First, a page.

our models are necessarily gross idealisations of real networks of neurones.

The neuron model

3. An engineering approach
3.1 A simple neuron
An artificial neuron is a device with many inputs and one output. The neuron has two modes of
operation; the training mode and the using mode. In the training mode, the neuron can be trained
to fire (or not), for particular input patterns. In the using mode, when a taught input pattern is
detected at the input, its associated output becomes the current output. If the input pattern does
not belong in the taught list of input patterns, the firing rule is used to determine whether to fire
or not.

A simple neuron
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3.2 Firing rules
The firing rule is an important concept in neural networks and accounts for their high flexibility.
A firing rule determines how one calculates whether a neuron should fire for any input pattern. It
relates to all the input patterns, not only the ones on which the node was trained.
A simple firing rule can be implemented by using Hamming distance technique. The rule goes as
follows:
Take a collection of training patterns for a node, some of which cause it to fire (the 1-taught set
of patterns) and others which prevent it from doing so (the 0-taught set). Then the patterns not in
the collection cause the node to fire if, on comparison , they have more input elements in
common with the 'nearest' pattern in the 1-taught set than with the 'nearest' pattern in the 0-taught
set. If there is a tie, then the pattern remains in the undefined state.
For example, a 3-input neuron is taught to output 1 when the input (X1,X2 and X3) is 111 or 101
and to output 0 when the input is 000 or 001. Then, before applying the firing rule, the truth table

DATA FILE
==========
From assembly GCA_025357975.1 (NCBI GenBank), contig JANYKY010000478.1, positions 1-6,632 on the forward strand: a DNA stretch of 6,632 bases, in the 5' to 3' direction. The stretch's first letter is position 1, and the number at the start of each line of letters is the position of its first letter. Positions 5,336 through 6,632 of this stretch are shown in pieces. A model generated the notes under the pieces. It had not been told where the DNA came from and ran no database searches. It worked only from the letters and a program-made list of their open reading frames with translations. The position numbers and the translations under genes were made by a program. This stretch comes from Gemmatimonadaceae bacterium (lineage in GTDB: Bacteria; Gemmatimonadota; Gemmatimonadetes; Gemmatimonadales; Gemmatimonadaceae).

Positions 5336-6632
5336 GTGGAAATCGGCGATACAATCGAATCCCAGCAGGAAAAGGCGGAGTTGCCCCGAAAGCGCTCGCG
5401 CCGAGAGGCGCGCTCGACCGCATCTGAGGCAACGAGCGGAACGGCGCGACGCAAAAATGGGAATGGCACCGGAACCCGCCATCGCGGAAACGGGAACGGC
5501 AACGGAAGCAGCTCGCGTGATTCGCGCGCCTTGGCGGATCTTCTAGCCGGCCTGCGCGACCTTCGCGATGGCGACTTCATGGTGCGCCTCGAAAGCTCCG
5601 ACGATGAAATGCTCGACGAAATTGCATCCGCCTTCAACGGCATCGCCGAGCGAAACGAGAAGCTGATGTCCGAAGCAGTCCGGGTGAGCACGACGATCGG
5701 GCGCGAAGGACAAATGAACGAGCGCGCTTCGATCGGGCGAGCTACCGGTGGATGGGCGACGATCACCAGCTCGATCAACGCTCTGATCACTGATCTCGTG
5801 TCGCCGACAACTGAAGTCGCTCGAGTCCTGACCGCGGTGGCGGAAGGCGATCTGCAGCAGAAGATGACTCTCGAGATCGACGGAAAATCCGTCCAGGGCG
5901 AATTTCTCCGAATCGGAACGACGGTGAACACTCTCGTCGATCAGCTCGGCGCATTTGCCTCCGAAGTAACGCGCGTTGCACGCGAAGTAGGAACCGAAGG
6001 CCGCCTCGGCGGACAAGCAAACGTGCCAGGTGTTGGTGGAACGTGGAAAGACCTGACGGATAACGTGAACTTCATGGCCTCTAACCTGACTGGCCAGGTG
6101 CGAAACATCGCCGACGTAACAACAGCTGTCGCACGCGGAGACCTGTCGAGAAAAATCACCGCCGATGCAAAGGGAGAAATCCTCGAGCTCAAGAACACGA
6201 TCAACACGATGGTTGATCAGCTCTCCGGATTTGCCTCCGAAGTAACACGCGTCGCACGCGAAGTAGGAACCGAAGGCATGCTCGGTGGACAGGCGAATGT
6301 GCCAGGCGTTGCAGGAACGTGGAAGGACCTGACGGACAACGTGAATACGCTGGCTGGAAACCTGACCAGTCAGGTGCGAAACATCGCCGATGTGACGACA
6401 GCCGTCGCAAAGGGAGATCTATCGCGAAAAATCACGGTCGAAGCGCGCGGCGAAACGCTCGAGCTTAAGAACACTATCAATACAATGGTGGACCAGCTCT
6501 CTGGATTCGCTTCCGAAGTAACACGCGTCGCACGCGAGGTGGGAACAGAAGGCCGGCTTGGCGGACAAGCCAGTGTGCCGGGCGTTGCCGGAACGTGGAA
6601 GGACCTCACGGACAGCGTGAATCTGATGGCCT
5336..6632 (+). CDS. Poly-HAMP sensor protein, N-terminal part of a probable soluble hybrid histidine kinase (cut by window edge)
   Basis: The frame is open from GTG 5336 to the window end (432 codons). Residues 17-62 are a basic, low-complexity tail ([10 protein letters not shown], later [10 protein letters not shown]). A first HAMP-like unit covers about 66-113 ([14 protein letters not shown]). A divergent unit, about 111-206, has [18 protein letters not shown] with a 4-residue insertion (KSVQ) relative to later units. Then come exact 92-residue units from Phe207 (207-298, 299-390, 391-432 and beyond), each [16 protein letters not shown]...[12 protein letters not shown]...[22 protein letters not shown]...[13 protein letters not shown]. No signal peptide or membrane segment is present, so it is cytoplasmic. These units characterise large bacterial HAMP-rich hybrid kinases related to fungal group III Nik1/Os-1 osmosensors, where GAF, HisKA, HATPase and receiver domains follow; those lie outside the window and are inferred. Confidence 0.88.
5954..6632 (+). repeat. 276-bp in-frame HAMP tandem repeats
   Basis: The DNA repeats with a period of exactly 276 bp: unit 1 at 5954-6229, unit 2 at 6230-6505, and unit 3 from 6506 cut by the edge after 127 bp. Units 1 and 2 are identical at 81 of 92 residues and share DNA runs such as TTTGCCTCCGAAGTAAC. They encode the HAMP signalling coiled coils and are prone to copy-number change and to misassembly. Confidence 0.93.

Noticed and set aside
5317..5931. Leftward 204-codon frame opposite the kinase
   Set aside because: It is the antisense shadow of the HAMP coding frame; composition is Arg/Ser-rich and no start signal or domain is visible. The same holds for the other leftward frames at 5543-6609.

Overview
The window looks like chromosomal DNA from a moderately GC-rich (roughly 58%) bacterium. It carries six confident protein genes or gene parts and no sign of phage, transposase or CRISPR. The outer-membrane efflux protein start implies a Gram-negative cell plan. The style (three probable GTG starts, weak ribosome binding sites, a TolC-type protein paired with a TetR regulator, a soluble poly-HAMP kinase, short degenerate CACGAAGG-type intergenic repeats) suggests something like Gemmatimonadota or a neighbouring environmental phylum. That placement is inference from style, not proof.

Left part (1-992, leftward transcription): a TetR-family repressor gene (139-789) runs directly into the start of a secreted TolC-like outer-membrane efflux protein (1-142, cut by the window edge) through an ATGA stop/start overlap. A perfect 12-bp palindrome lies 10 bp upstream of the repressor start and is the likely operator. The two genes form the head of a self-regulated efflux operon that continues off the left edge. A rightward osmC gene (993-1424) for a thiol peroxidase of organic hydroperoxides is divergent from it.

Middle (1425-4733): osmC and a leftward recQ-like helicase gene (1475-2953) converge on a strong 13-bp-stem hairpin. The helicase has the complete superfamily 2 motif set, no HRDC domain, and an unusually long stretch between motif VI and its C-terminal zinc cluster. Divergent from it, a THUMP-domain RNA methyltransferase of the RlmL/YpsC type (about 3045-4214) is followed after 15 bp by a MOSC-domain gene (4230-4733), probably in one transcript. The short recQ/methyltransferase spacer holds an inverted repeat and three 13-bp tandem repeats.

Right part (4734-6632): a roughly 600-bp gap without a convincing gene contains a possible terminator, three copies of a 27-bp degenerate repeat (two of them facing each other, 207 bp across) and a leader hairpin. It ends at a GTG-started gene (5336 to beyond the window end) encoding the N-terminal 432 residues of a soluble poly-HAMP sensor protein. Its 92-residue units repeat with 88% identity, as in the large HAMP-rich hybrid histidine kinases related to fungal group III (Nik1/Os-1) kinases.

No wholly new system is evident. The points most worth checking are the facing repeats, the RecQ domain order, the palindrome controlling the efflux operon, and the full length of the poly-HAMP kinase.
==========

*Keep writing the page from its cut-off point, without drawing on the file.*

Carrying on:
is;
0

0

1

1

0

1

0/1

0/1

As an example of the way the firing rule is applied, take the pattern 010. It differs from 000 in 1
element, from 001 in 2 elements, from 101 in 3 elements and from 111 in 2 elements. Therefore,
the 'nearest' pattern is 000 which belongs in the 0-taught set. Thus the firing rule requires that the
neuron should not fire when the input is 001. On the other hand, 011 is equally distant from two
taught patterns that have different outputs and thus the output stays undefined (0/1).
By applying the firing in every column the following truth table is obtained;
0

0

1

1

0

1

0

0/1

The difference between the two truth tables is called the generalisation of the neuron. Therefore
the firing rule gives the neuron a sense of similarity and enables it to respond 'sensibly' to
patterns not seen during training.
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3.3 Pattern Recognition - an example
An important application of neural networks is pattern recognition. Pattern recognition can be
implemented by using a feed-forward (figure 1) neural network that has been trained
accordingly. During training, the network is trained to associate outputs with input patterns.
When the network is used, it identifies the input pattern and tries to output the associated output
pattern. The power of neural networks comes to life when a pattern that has no output associated
with it, is given as an input. In this case, the network gives the output that corresponds to a taught
input pattern that is least different from the given pattern.

Figure 1.
For example:
The network of figure 1 is trained to recognise the patterns T and H. The associated patterns are
all black and all white respectively as shown below.

If we represent black squares with 0 and white squares with 1 then the truth tables for the 3